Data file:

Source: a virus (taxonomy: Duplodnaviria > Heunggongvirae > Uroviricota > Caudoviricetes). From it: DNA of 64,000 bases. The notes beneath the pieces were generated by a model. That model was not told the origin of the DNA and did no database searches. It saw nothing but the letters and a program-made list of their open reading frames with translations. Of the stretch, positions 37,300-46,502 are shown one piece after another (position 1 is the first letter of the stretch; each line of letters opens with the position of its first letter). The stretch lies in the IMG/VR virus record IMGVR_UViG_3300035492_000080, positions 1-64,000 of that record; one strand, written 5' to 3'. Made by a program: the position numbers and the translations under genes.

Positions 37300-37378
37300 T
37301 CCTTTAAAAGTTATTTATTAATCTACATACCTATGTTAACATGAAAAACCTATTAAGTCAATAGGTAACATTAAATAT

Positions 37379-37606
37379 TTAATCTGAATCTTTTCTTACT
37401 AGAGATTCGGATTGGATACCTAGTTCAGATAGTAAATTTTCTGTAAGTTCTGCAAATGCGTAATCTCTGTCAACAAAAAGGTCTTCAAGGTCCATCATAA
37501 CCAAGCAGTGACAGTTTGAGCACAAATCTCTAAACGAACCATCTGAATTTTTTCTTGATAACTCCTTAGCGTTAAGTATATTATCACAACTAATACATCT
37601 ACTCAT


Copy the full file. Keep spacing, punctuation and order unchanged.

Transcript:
Source: a virus (taxonomy: Duplodnaviria > Heunggongvirae > Uroviricota > Caudoviricetes). From it: DNA of 64,000 bases. The notes beneath the pieces were generated by a model. That model was not told the origin of the DNA and did no database searches. It saw nothing but the letters and a program-made list of their open reading frames with translations. Of the stretch, positions 37,300-46,502 are shown one piece after another (position 1 is the first letter of the stretch; each line of letters opens with the position of its first letter). The stretch lies in the IMG/VR virus record IMGVR_UViG_3300035492_000080, positions 1-64,000 of that record; one strand, written 5' to 3'. Made by a program: the position numbers and the translations under genes.

Positions 37300-37378
37300 T
37301 CCTTTAAAAGTTATTTATTAATCTACATACCTATGTTAACATGAAAAACCTATTAAGTCAATAGGTAACATTAAATAT

Positions 37379-37606
37379 TTAATCTGAATCTTTTCTTACT
37401 AGAGATTCGGATTGGATACCTAGTTCAGATAGTAAATTTTCTGTAAGTTCTGCAAATGCGTAATCTCTGTCAACAAAAAGGTCTTCAAGGTCCATCATAA
37501 CCAAGCAGTGACAGTTTGAGCACAAATCTCTAAACGAACCATCTGAATTTTTTCTTGATAACTCCTTAGCGTTAAGTATATTATCACAACTAATACATCT
37601 ACTCAT